Election board certifies 2010 election results
The Klickitat County Canvassing Board approved and made official the 2010 election results yesterday morning at 9 a.m.
The board consisted of County Commissioner Chairman Rex Johnston, Deputy Prosecuting Attorney Joanne Gallagher, and Chief Deputy Auditor Pamela Pimley. Brandie Sullivan and Mert Scheradella from the auditor's office sat in on the meeting Tuesday to answer any board member questions. The board is always made up of the chairman or an appointed commissioner; the prosecuting attorney or an appointed deputy prosecutor; and the auditor or an appointed deputy auditor.
Last week the board had a preliminary meeting to go over any discrepancies that needed to be addressed, such as examining ballots for extra marks and to determine voters' intent. A voter's intent manual is used to check against each questionable ballot. For example, if a voter has consistently filled in the boxes in the same manner and there's one that has a small mark in the box, the board determines the voter's intent
They also calculate how many ballots could not be counted because of other problems. There were three ballots that did not have a signature at all on them. The holders of those ballots were contacted by the elections committee and given time to sign and return it before the deadline. Six more ballots couldn't be counted because their signature did not match the one on their voter's registration card, and those people did not return the new card mailed to them. Only 14 were late postmarked, and three were put into the drop box late.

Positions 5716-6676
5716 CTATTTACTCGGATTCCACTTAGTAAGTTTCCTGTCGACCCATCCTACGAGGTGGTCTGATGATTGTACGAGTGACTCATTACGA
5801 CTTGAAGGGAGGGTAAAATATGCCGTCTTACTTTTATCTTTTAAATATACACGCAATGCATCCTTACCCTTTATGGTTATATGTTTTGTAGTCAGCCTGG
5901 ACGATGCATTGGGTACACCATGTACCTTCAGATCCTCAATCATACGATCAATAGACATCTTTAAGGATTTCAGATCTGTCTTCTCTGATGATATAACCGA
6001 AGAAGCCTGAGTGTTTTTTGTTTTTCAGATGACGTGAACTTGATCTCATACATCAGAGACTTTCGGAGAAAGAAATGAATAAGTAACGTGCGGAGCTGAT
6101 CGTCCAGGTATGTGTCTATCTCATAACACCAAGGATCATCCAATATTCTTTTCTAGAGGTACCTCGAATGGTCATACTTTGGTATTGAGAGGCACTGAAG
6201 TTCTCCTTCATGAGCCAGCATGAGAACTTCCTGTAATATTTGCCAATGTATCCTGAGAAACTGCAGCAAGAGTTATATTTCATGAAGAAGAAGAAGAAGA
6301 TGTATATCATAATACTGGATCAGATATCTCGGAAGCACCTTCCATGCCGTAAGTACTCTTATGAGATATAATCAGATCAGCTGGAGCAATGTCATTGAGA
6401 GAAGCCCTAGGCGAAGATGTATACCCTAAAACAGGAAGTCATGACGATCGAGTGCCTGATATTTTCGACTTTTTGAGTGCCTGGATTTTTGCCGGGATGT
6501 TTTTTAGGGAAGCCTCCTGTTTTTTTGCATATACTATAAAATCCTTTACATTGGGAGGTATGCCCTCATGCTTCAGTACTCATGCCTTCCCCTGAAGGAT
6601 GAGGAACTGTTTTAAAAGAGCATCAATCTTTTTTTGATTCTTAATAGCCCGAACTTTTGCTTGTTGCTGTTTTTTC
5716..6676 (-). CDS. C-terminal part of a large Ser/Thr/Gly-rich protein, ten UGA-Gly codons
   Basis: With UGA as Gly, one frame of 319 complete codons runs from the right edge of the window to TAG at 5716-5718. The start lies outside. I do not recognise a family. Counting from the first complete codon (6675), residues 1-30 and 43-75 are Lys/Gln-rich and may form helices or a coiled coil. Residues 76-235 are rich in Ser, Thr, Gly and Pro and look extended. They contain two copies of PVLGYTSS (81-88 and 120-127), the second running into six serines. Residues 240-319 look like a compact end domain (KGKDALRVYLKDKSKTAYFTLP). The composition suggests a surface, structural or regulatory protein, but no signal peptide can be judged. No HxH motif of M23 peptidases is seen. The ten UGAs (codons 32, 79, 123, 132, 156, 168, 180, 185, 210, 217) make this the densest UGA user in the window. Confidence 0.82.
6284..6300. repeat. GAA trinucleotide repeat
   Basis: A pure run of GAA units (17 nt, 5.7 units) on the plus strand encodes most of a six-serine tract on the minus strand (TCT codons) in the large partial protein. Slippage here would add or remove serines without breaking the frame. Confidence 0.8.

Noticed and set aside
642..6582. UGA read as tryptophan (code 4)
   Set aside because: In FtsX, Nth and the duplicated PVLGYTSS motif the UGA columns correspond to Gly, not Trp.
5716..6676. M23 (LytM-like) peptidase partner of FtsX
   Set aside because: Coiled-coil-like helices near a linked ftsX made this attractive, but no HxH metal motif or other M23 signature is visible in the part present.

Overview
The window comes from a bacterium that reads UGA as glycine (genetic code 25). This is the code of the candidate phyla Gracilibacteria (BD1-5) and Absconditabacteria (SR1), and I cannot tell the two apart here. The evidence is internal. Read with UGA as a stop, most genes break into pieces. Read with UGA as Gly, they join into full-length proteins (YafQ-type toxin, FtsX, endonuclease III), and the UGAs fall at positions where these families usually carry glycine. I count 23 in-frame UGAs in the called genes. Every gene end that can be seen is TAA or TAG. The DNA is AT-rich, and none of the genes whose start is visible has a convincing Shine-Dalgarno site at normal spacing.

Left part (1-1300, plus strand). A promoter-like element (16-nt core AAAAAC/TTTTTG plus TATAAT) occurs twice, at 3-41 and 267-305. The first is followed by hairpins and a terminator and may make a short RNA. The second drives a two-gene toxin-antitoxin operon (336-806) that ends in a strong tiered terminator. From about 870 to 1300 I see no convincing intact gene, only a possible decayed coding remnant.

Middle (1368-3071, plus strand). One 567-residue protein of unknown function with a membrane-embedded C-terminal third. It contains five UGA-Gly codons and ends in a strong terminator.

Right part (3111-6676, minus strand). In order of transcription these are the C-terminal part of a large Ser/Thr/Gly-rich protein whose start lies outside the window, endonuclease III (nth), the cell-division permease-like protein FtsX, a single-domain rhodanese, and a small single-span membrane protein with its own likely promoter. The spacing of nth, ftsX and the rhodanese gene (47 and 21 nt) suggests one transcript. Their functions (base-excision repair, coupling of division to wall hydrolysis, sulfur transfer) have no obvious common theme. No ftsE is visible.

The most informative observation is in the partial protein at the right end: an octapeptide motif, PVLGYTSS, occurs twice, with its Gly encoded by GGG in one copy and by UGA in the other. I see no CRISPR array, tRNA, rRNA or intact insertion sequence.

Altogether there was a 71.73 percent voter turnout (8,905 out of 12,415).
River traffic to be closed for months
For The Sentinel
For many Goldendale residents, the dams along the Columbia River are a part of the Gorge scenery. They are seen day after day but not really noticed by many people.
That is about to change.
Beginning Dec. 10 and lasting through March of next year, a large stretch of the Columbia River from the John Day Dam east will be closed for business.
Every year the waterway is closed down for two weeks for maintenance. However, two weeks is not long enough to replace things such as the 1.9 million pound lock gate that controls downriver traffic at the John Day Dam. The Army Corps of Engineers received $15.6 million from the American Recovery and Reinvestment Act of 2009 for work on the John Day Dam. The American Recovery and Reinvestment Act is also funding the $14 million repair project for the Lower Monumental Dam repairs and part of the repairs for The Dalles Dam.